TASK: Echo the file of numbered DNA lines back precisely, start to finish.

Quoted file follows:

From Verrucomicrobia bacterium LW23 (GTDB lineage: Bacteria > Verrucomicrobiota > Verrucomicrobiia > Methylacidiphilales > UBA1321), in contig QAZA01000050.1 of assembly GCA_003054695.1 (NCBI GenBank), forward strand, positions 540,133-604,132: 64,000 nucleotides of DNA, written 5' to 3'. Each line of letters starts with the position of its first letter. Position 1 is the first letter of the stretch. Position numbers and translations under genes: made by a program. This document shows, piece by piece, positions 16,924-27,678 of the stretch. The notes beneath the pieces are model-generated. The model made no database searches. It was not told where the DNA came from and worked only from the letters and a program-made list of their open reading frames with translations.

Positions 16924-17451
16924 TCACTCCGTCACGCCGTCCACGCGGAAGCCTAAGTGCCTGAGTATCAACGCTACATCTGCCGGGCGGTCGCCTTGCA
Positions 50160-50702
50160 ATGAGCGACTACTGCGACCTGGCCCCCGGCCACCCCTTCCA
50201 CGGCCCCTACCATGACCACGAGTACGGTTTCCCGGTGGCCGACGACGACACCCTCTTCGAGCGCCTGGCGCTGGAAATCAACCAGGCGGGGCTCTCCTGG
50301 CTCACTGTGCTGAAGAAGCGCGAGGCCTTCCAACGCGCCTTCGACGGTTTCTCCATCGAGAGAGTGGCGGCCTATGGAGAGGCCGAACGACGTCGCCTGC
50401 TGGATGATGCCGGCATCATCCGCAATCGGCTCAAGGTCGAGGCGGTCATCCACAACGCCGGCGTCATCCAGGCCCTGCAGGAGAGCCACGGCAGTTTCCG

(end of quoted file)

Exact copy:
From Verrucomicrobia bacterium LW23 (GTDB lineage: Bacteria > Verrucomicrobiota > Verrucomicrobiia > Methylacidiphilales > UBA1321), in contig QAZA01000050.1 of assembly GCA_003054695.1 (NCBI GenBank), forward strand, positions 540,133-604,132: 64,000 nucleotides of DNA, written 5' to 3'. Each line of letters starts with the position of its first letter. Position 1 is the first letter of the stretch. Position numbers and translations under genes: made by a program. This document shows, piece by piece, positions 16,924-27,678 of the stretch. The notes beneath the pieces are model-generated. The model made no database searches. It was not told where the DNA came from and worked only from the letters and a program-made list of their open reading frames with translations.

Positions 16924-17451
16924 TCACTCCGTCACGCCGTCCACGCGGAAGCCTAAGTGCCTGAGTATCAACGCTACATCTGCCGGGCGGTCGCCTTGCA
Positions 50160-50702
50160 ATGAGCGACTACTGCGACCTGGCCCCCGGCCACCCCTTCCA
50201 CGGCCCCTACCATGACCACGAGTACGGTTTCCCGGTGGCCGACGACGACACCCTCTTCGAGCGCCTGGCGCTGGAAATCAACCAGGCGGGGCTCTCCTGG
50301 CTCACTGTGCTGAAGAAGCGCGAGGCCTTCCAACGCGCCTTCGACGGTTTCTCCATCGAGAGAGTGGCGGCCTATGGAGAGGCCGAACGACGTCGCCTGC
50401 TGGATGATGCCGGCATCATCCGCAATCGGCTCAAGGTCGAGGCGGTCATCCACAACGCCGGCGTCATCCAGGCCCTGCAGGAGAGCCACGGCAGTTTCCG